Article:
The alarms went off this week about EFAIL, a guaranteed destroyer of email. But EFAIL is not as bad as it sounds, according Dennis Dayman, chief privacy and security officer of Return Path.
“The sky isn’t falling,” he says.
To recap: Using models, a group of academic researchers in Europe found that EFAIL exposes the plaintext of encrypted emails sent by users of OpenPGP (Pretty Good Privacy) and S/MIME (Secure/Multipurpose Internet Mail Extensions — the most prominent encryption standards.
But only the most sophisticated hackers — someone on the level of the NSA itself — would be able to exploit these vulnerabilities, Dayman adds.
“The hacker has to have possession of an encrypted message, and to basically be eavesdropping on your network, to have a compromised email account or server or someone’s computer,” he says.
In addition, the bad actor would “have to break into one of these things and intercept email and in doing so modify the encrypted message in such a way that the person opening the message would not know the message was intercepted and not encrypted.”
Dayman argues that it was “a little irresponsible” of the researchers to tell people to abandon any security protocols until the problem is solved.
What does it mean for email marketers? “Honestly, probably nothing,” Dayman says. “They’re sending brand messages, not highly encrypted emails. It’s not something that the average everyday user would ever need to use.”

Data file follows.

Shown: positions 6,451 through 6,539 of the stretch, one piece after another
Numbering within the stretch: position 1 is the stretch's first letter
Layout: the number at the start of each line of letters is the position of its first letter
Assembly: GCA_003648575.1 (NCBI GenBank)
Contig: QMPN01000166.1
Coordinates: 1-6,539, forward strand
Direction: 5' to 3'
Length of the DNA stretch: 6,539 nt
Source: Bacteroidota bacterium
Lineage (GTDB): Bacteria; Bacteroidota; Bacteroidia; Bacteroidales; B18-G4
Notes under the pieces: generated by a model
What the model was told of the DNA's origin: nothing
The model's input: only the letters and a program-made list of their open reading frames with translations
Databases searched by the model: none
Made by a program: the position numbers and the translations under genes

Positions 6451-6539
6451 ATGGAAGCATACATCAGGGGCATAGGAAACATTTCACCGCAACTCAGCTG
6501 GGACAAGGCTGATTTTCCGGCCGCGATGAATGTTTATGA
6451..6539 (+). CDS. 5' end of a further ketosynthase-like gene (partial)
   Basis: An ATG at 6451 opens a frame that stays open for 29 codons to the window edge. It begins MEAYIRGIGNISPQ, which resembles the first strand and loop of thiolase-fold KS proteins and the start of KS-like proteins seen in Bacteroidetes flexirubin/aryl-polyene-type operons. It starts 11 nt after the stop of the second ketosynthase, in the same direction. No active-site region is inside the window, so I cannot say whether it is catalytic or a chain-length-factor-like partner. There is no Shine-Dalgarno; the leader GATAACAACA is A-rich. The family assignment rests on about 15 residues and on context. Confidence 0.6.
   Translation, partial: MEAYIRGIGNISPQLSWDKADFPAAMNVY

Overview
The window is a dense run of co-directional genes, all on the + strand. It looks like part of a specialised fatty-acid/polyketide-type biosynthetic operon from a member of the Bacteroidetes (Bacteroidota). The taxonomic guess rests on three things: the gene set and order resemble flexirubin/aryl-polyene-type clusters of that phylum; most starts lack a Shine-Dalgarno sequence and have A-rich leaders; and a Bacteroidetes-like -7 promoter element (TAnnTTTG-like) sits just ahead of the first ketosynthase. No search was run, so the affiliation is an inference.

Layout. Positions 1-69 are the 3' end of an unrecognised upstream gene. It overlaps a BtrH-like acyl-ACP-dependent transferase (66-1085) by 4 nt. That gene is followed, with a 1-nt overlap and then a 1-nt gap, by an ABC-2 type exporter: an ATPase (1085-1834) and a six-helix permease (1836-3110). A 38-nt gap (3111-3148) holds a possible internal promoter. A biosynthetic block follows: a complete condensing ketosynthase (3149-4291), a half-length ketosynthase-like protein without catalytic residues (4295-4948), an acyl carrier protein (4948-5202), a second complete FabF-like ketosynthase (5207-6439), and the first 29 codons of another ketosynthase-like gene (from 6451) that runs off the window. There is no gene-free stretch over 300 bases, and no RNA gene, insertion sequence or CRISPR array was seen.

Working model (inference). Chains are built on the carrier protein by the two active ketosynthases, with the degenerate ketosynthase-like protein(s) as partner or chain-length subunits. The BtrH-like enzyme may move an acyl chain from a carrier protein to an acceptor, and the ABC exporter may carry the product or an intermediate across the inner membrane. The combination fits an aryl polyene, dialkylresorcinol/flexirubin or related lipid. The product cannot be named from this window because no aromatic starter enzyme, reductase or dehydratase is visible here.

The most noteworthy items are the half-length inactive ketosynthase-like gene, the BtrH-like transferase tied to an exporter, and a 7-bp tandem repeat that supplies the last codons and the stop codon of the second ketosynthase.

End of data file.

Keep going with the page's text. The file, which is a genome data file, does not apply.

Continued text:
Have Return Path’s clients called up in alarm?
“Not one,” Dayman answers.
Dayman and his group learned about the threat report last Sunday night. But he contends that “these flaws have existed for a decade. Who knows if anyone has taken advantage of it? It would probably be done against a government agency and larger-scale enterprise. They’re not going to worry about a Mom & Pop dry-cleaning store.”
That said, Dayman sees the need for improvement in OpenPGP.
“We’re using an infrastructure that’s 35-plus years old,” he says. It was set up for “trading info between universities and governments,” he adds. “It’s been overwritten by personal email, the me generation, mass emails, and all this crazy stuff.”
The result? “We’ve taken a protocol and layered fix upon fix upon it. PGP needs to be hardened and fixed,” or replaced with something better, Dayman says.
So what should companies do to protect themselves
“Make sure you’re using the latest versions of your email technology and clients,” Dayman advises. “Keep your patches up to date.